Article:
Lectures on international law issues by eminent scholars, practitioners and judges of national and international courts. The lecture series is brought to you by the Public International Law Discussion Group, part of the Law Faculty of the University of Oxford, and is supported by the British Branch of the International Law Association and Oxford University Press. Further details of this series can be found on the Public International Law -https://www.law.ox.ac.uk/research-subject-groups/graduate-discussion-group-index/public-international-law-discussion-group Oxford website.
International Law and the Practice of Legality: stability and change
Professor Jutta Brunnée, University of Toronto, gives a talk for the seminar series on 6th May 2021. Drawing on the practice-turn in constructivism and in international relations (IR) theory more generally, I will argue that a particular approach to managing stability and change is inherent in, and indeed characteristic of, legality in international as in domestic law. The "interactional law" framework that I developed with Stephen Toope places particular emphasis on what we call the "practice of legality". This concept is central to understanding how law can both enable and constrain state actions, and why international law is a distinctive language of justification and contestation. In turn, the focus on stability and change is helpful because it directly confronts some of the persistent doubts and assumptions about international law, in particular in relation to international politics. Our work is animated by the intuition that the dominant views in IR and international law scholarship underestimate international law's capacity to mediate stability and change, in part because they focus on the surface of law (treaties, statutes and so on) and external factors (interests, enforcement). They neglect the deeper structure of what makes norms "law," and the distinctive practices that account for both its relative stability and its capacity for change.
Jutta Brunnée is Dean, University Professor and James Marshall Tory Dean’s Chair, at the University of Toronto’s Faculty of Law. Her teaching and research interests are in the areas of Public International Law, International Environmental Law and International Legal Theory. She has published extensively in each of these areas. Her current research agenda explores the role of international legality and legal practices in mediating between stability and change in international law. Dean Brunnée is co-author of International Climate Change Law (OUP 2017), which was awarded the American Society of International Law’s 2018 Certificate of Merit “in a specialized area of international law” and was recently translated into Korean, and of Legitimacy and Legality in International Law: An Interactional Account (CUP 2010), which was awarded the American Society of International Law’s 2011 Certificate of Merit “for preeminent contribution to creative scholarship.” She was elected Fellow of the Royal Society of Canada in 2013, and Associate of the Institut de Droit International in 2017. In 2019, she delivered a course on “Procedure and Substance in International Environmental Law” at The Hague Academy of International Law, published in the Academy's Collected Courses / Recueil des Cours series (2020). In 2020, Dean Brunnée was appointed University Professor, the University of Toronto’s highest and most distinguished academic rank.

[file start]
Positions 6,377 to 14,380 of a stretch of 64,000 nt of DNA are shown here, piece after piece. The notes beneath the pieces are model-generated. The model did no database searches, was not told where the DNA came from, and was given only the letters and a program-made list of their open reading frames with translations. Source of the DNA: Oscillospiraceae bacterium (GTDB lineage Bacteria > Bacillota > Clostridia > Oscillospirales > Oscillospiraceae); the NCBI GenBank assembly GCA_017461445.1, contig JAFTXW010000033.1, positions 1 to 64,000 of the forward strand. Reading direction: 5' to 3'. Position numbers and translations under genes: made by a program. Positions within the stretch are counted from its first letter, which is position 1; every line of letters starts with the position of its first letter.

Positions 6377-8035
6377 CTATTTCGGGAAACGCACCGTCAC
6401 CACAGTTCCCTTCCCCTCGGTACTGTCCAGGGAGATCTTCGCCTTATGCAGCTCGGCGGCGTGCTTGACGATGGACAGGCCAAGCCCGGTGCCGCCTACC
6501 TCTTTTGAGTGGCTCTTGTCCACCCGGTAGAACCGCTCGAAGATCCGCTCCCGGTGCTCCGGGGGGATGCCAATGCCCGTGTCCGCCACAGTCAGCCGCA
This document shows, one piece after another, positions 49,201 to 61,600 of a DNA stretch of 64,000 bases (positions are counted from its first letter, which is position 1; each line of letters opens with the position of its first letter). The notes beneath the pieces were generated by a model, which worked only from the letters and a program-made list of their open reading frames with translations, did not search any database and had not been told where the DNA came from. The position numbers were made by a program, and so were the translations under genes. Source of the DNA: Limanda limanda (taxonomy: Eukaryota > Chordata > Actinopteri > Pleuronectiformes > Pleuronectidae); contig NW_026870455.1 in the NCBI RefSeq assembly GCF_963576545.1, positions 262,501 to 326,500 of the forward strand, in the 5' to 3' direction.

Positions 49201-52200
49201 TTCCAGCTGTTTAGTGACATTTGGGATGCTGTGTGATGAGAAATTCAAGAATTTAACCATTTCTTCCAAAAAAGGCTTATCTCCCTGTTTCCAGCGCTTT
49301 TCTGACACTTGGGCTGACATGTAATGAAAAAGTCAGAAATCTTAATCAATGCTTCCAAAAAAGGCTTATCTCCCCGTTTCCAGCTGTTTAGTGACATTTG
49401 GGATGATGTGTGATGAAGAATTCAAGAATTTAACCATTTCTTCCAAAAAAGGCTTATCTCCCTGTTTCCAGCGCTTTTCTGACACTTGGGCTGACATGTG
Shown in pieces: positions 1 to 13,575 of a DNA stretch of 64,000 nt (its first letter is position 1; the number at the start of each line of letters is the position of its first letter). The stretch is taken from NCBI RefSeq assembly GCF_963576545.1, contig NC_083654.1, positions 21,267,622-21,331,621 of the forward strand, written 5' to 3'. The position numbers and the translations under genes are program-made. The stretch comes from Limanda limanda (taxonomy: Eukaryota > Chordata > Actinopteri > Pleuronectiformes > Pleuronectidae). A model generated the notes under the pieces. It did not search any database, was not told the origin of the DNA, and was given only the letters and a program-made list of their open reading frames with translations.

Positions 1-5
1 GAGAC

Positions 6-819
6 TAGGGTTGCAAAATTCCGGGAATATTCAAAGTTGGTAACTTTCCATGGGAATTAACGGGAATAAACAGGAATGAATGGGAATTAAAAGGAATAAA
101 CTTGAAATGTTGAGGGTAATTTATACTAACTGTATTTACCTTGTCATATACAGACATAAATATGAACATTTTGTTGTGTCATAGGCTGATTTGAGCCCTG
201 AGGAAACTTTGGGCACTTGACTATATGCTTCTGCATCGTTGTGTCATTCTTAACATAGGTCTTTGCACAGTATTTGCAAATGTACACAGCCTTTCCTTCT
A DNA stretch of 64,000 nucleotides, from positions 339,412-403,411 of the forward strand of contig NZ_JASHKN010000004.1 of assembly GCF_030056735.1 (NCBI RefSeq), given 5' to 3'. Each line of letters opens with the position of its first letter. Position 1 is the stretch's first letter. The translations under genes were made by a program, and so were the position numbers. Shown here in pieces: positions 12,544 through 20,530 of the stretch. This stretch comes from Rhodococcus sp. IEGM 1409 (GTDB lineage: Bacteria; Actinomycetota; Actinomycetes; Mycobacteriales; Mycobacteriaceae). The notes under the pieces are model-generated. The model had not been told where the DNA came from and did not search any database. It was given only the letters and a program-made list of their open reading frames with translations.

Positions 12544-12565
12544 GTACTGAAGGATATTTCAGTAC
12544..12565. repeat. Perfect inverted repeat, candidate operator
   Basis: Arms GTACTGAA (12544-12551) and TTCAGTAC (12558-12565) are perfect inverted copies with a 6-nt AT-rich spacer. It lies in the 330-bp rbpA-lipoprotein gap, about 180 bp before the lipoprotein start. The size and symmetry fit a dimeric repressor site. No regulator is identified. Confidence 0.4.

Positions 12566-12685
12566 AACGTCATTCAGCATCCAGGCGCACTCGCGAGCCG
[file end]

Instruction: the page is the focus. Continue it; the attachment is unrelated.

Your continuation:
Extraterritorial Human Rights Obligations Between a Rock and a Hard Place - Diverging Jurisprudence at the ECtHR and the UN
Dr Lea Raible University of Glasgow; 2020/21 re:constitution Fellow, gives a talk for the Public International Law discussion group on 20th May 2021.
The Jurisprudence of the Inter-American Human Rights System: Standard-setting or International Law-making?
Ignacio de Casas, Austral University, Argentina, gives a seminar for the PIL discussion group. The terms ‘international human rights standards’ or ‘inter-American human rights standards’ are often used by the Inter-American human rights bodies as almost a synonym for human rights or the obligations that States have in this area. In their discourse, these ‘standards’ are usually considered not to refer solely to the normative expression of human rights in treaties, custom or general principles of law. On the contrary, such expression is given a use that also includes non-binding instruments whose normative (legal) content is doubtful or, at least, its bindingness is not expressly declared or recognized by any international rule (e.g., declarations, resolutions of international organizations, judicial decisions, views and general comments of treaty bodies, case law of the Commission, etc.).